Dinosaurs roamed the earth unchallenged between 165 and 177 million years ago. They did not have predators, other than their own species. In comparison, primates have existed for only 56 million years, and our own species appeared about 200,000 years ago. Dinosaurs were successful and adaptable. In a way, dinosaurs are still around today because they evolved into birds.

5. Dinosaurs Lived Everywhere

More dinosaur fossils have been found in North America than anywhere else on earth. Photo by Solstice Hannan on Unsplash

Dinosaurs lived all over the earth. Fossils have been found in North America, South America, Europe, Asia, and Antarctica. At the beginning of the Triassic Period, about 230 million years ago, the continents were smushed together into one big supercontinent called Pangea. Antarctica was much warmer then, so the continent was home to many dinosaurs. Dinosaurs lived on land, in the sea, and in the air, only not all dinosaurs lived at the same time and in the same place. More fossils have been found in North America than anywhere else on the earth.

4. Swimming Dinosaur

The Spinosaurus was around 50 feet long and weighed 16,000 pounds. smithsonianmag.com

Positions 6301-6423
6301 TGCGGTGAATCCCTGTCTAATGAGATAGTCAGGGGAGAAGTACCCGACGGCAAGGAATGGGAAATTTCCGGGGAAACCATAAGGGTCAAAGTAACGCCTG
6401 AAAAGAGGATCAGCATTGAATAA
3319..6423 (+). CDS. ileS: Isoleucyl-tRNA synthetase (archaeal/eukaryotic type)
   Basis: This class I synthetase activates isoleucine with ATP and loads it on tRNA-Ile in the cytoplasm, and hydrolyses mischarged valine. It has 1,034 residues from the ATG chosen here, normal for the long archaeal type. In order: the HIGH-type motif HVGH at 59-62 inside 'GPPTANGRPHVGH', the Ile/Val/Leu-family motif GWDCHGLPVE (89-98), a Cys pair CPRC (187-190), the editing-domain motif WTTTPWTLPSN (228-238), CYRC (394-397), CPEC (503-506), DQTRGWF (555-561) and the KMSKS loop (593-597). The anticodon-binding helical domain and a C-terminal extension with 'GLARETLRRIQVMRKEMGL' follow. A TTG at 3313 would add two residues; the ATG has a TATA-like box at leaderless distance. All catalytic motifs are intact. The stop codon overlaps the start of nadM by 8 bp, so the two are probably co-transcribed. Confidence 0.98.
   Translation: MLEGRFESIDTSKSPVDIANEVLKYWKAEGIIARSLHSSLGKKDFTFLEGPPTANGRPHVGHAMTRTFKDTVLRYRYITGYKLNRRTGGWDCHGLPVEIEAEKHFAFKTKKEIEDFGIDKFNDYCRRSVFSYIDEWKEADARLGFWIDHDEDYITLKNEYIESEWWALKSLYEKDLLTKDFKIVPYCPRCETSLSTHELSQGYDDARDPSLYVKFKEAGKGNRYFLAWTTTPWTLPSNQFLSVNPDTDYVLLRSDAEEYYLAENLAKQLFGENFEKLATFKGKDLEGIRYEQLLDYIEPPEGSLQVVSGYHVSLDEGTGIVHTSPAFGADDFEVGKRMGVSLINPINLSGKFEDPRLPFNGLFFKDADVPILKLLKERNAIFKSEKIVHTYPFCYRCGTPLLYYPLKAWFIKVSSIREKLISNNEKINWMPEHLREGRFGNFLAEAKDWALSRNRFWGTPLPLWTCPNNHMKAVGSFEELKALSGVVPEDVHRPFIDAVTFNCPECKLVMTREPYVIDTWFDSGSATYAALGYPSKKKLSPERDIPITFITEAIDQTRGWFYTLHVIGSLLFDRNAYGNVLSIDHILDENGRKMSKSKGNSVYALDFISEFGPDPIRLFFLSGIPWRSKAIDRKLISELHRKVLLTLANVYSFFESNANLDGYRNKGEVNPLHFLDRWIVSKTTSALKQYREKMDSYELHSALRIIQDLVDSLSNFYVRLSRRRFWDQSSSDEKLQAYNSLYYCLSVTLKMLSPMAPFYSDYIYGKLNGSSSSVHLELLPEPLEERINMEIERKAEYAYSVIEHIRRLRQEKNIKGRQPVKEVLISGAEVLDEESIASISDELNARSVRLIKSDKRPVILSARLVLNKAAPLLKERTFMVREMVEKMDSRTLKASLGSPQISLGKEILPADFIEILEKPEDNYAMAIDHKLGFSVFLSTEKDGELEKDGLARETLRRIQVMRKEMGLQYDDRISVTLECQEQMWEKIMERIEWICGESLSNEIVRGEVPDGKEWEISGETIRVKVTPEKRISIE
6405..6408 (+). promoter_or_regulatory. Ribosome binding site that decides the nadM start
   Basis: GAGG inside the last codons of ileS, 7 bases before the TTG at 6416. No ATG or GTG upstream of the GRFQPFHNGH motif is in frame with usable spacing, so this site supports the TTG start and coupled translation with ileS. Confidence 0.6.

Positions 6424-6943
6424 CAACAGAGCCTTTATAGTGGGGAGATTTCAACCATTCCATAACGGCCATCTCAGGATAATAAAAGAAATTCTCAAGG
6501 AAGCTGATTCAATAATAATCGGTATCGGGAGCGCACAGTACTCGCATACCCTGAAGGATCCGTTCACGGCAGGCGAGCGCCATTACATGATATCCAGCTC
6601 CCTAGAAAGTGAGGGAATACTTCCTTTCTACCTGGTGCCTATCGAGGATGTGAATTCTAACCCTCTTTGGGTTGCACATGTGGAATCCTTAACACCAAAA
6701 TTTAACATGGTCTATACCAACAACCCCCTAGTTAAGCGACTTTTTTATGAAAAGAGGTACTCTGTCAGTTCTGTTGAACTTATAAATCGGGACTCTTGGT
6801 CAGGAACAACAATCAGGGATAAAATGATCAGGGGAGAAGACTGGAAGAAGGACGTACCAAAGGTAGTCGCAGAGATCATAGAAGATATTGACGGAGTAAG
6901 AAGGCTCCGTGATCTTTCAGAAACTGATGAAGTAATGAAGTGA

The biggest carnivorous dinosaur ever discovered was the Spinosaurus. The Spinosaurus was around 50 feet long and weighed 16,000 pounds. The dinosaur could swim well and pursued prey underwater. The Spinosaurus lived more than 90 million years ago in lakes, ponds, and rivers that ran from modern-day Morroco to Egypt.

3. Some Flying Dinosaurs Were Huge

Quetzalcoatlus had a wingspan of 52 feet. imgur.com

The Quetzalcoatlus, a flying reptile, had a wingspan of 52 feet. It lived during the Late Cretaceous period in North America. It is part of the toothless pterosaurs family. It had a long neck and a crest on its head. The flying reptile most likely had a short burst of speed and then soared in the air. It is one of the biggest flying creatures that ever lived.

2. Dinosaur Intelligence

Dinosaurs were not very smart. Photo by Brett Meliti on Unsplash

Dinosaur intelligence has been debated over the years. Paleontologists generally agree that dinosaurs were intelligent for reptiles but not as smart as their avian descendants. Intelligence can be measured by studying how big a creature's brain is to its body. This method is called the Encephalization Quotient (EQ). Human beings have a 5. Bottlenose dolphins have a 3.6. The Triceratops had a .11 and the Brachiosaurus was below a .1. Modern-day dinosaur films may give dinosaur's intelligence too much credit.

1. Dinosaur Parents

Some dinosaurs were good parents, but some dinosaurs abandoned their young. Photo by Stephen Leonardi on Unsplash

Until the 1920s, scientists weren't sure if dinosaurs laid eggs or gave birth to live young. Now, we know dinosaurs laid eggs and could lay dozens at one time. However, many of these eggs could have been eaten by predators. Some dinosaurs laid their eggs and left them to fend for themselves. The Maiasaura cared for its young and brought food back to its nest. The Ichthyosaur, a marine reptile, gave birth to live young. Dinosaur parenting varied across species.